Movie Review - 'To Save A Life' - A Sermon Aimed Right At The Choir A faith-based filmmaking initiative, Brian Baugh's trite apologue follows a tormented teen who survives the trials of adolescence with a little help from above. It's little more than a parade of cliches and two-dimensional stereotypes, but its production values and earnestness may make it a hit with its target audiences.



'To Save A Life': A Sermon Aimed Right At The Choir

King Of The World: Jake Taylor (Randy Wayne) is a basketball star who seems to have it all — the girl, the bod, the scholarship — until the suicide of a childhood friend turns his life upside down. New Song Pictures hide caption

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New Song Pictures

To Save a Life

  • Director: Brian Baugh
  • Genre: Drama
  • Running Time: 120 minutes

Rated PG-13: Mature themes involving teen suicide, drinking, drugs and sex

With: Randy Wayne, Deja Kreutzberg, Joshua Weigel, Steven Crowder, and Robert Bailey Jr.

Watch Clips

'Fakers/Is It Worth It?'

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'Roger's Monologue'

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In the world created by director Brian Baugh and screenwriter Jim Britts, obstacles can be overcome, depression vanquished, hearts and minds won and — as the title implies — lives saved, all with the simple turn of an earnestly delivered phrase. That eloquent earnestness is a power attained, the film suggests, through the development of a relationship with God. Whether or not you buy the easy solutions presented by the film depends, in large part, on whether you are on board with the Christian philosophy that underpins it.

Church-sponsored filmmaking has become a niche market of its own in recent years, and even the major studios have picked up on its lucrative potential by starting specialty divisions devoted to faith-based filmmaking. In that subgenre of modestly budgeted films, To Save a Life is miles ahead in terms of production values and a conscious avoidance of overt proselytizing. It will likely be an enormous success with the evangelical communities at which it's targeted. That doesn't save it from being an utter failure outside that narrow context.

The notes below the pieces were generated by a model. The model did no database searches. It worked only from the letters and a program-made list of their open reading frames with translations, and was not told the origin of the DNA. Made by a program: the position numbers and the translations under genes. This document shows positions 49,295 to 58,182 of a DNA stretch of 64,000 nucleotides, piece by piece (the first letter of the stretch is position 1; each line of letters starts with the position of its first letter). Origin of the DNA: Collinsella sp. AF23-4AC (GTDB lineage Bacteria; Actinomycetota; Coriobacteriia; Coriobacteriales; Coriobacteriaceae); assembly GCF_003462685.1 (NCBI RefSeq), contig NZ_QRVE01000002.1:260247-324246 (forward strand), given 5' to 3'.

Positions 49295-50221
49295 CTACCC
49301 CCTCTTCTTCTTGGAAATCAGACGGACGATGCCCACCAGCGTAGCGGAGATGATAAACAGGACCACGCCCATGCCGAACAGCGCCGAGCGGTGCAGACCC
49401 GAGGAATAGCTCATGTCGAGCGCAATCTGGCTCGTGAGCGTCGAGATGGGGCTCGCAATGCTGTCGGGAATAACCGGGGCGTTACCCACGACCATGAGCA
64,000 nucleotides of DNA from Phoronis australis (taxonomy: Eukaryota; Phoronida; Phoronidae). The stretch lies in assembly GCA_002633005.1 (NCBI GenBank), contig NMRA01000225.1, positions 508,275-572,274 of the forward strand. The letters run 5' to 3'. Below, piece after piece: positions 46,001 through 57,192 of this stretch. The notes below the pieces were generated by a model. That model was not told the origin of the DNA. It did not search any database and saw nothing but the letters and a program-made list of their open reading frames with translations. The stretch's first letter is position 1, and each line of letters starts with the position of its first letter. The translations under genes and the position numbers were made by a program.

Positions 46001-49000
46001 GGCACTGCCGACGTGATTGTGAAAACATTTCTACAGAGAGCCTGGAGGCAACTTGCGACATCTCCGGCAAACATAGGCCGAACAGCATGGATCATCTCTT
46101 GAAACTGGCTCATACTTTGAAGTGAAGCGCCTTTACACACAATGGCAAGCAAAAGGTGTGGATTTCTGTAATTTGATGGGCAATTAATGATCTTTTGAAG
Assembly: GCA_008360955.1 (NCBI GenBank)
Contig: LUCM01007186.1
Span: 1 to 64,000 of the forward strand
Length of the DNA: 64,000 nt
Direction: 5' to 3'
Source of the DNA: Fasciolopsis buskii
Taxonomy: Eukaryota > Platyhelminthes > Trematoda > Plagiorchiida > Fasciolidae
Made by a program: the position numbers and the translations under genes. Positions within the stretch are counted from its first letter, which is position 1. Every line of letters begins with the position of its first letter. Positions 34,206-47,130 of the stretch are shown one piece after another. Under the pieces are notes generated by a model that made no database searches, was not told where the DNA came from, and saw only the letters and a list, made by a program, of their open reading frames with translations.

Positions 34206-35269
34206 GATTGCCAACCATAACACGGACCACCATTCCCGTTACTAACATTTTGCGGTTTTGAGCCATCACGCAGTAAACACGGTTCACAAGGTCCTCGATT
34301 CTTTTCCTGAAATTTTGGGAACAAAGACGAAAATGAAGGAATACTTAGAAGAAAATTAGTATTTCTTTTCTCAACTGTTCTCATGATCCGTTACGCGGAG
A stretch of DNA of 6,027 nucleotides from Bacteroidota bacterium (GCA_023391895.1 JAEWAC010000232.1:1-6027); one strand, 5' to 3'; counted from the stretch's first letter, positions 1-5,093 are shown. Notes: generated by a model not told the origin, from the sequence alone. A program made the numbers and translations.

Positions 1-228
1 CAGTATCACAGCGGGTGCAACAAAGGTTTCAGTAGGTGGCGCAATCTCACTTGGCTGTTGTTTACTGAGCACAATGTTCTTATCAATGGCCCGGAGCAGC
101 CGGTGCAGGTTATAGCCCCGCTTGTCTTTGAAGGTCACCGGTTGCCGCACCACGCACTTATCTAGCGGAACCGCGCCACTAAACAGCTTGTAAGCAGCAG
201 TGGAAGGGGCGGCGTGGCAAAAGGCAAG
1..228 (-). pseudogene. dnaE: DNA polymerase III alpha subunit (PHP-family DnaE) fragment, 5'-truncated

The film documents one high school basketball star's discovery of faith. Jake Taylor (Randy Wayne) seems to have it all: He's dating the school's most beautiful cheerleader, Amy (Deja Kreutzberg); he's soon headed to the University of Louisville on a full athletic scholarship; he's generally enjoying his senior year as an attractive, athletic, golden-haired high school god.

But the first assaults on his comfortable life are thrown at him quickly. The film opens on Jake standing at a funeral, away from the ceremony in that solitary space reserved (in the movies) for guilty mourners. There's a glowering mixture of sadness and confusion on his face, an expression that will turn out to be one of about three notes that Wayne brings to the performance.

In a series of seizure-inducing rapid-fire flashbacks, Baugh shows that the funeral is for a suicidal outcast who was once Jake's best friend — and that that friendship ended when Jake ditched him to join the cool crowd.

The story of Jake's coming to terms with his own responsibility for the tragedy would be more than enough narrative material for one movie. But Britts loads the story down with subplots enough to drive a half-dozen after-school specials. Not coincidentally, that's also the treacly tone that Baugh allows to pervade the proceedings.

So in addition to the suicide of his former pal, Jake is also confronted with teen-drama staples like divorce (his parents are headed for it), premarital sex (he has it), underage drinking (he does it) and drug use. (He just says no — heroes of Christian films can only sink so far, apparently.) On top of that, Britts piles on even heavier hitters like teen pregnancy, abortion and self-mutilation.

To its credit, To Save a Life can be as critical of hypocrisy within the church as it is of the emptiness of a life outside of it, insistently promoting the value of togetherness and social-support structures over duty-bound church attendance. Those are valuable messages. But the film only pays lip service to the severity of the problems teens can face, offering up little in the way of tangible solutions. It becomes little more than a parade of cliches and two-dimensional stereotypes. Worse, it does a disservice to the many real, honestly troubled teens out there looking for a lifeline.